Growth Inhibition Percentage (GIP)
Growth Inhibition Percentage (GIP) was calculated based on Mosmann  equation.
GIP= [100- (Treated survival cells /control cells) × 100]
Figure 1 represents dose response curves constructed for SRB method between the ranges of 0-100 μg/ml. According to the rule that the lower the IC50 value, the stronger the inhibitor, where strong inhibitors are active at lower extract concentrations. Consequently, the obtained results showed that the incubation of L. fragilis with H1299 inhibited significantly the cell proliferation with IC50=26.5μg/ml. Subsequently, Hep G2, Caco-2 and HCT116 cell lines moderately suppressed the cell proliferation with IC50 was 30, 33 and 35μg/ml, respectively. Nevertheless, MCF7 and PC-3 showed the lowest inhibition values with IC50 were 38 and 40μg/ml, respectively. Alternatively, the incubation of L. nudicaulis with H1299 inhibited successfully the cell proliferation with IC50= 20μg/ml, followed by HCT116 with IC50= 23.6μg/ml. Both Caco- 2 and Hep G2 cell lines were suppressed with IC50=25.5μg/ml, whereas PC-3 recorded IC50= 28μg/ml. However, MCF7 revealed the lowest inhibition value with IC50= 35μg/ml.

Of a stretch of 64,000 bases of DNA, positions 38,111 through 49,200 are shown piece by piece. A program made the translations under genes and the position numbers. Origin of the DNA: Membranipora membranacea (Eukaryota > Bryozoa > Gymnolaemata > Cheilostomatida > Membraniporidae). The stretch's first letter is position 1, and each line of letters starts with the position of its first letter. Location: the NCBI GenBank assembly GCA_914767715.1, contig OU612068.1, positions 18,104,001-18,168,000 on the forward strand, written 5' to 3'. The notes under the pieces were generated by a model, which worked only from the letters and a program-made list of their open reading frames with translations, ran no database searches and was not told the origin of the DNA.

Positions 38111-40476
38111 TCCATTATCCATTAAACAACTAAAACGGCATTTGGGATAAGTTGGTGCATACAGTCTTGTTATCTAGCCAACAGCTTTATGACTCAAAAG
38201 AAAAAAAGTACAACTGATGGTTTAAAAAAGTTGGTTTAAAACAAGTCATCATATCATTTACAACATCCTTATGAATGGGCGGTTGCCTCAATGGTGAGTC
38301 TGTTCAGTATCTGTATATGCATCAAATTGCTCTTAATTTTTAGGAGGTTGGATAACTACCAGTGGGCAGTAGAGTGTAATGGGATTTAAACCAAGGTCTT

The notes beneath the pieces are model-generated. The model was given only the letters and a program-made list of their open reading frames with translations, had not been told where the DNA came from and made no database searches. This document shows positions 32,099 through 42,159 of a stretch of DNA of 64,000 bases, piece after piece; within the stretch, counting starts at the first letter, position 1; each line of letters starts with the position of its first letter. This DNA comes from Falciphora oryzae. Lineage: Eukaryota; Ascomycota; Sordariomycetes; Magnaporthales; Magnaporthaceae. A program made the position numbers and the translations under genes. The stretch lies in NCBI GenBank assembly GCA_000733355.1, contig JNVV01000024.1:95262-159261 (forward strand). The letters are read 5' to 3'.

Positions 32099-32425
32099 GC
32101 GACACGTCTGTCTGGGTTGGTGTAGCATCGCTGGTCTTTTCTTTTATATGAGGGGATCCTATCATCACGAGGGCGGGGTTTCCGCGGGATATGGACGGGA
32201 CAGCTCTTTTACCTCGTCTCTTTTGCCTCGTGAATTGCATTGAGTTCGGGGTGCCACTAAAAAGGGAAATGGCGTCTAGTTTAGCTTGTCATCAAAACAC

Growth Inhibition Percentage (GIP)
GIP is illustrated and statistically represented in Figure 2. The effect of the two extracts was examined as dose-response experiment after 48 hours, at concentrations of 0.0-100 μg/ml. It was notable that the inhibition of cancer cells increased with the increase of the extract concentration, although it was noticed that at 100% extract concentration, the number of inhibited cells is nearly the same or slightly higher than that obtained at 50% extract concentration. For L. fragilis, the highest inhibition percentage was 81.7% with Hep G2, while the lowest inhibition percentage was 60.4% observed for PC-3. Nevertheless, the percentage was in descending order; H1299> MCF7> Caco-2> HCT116 with values were 71.4, 69.4, 68 and 66.3% respectively. Launaea nudicaulis exhibited the highest inhibition percentage (77.2%) with MCF7, while, the lowest percentage (70.8%) was noticed for PC-3. Furthermore, the inhibition percentage was arranged in a decreasing order from H1299, Hep G2, Caco-2 followed by HCT116 cell lines, with values 75.2, 74.6, 74.4 and 72.6% respectively.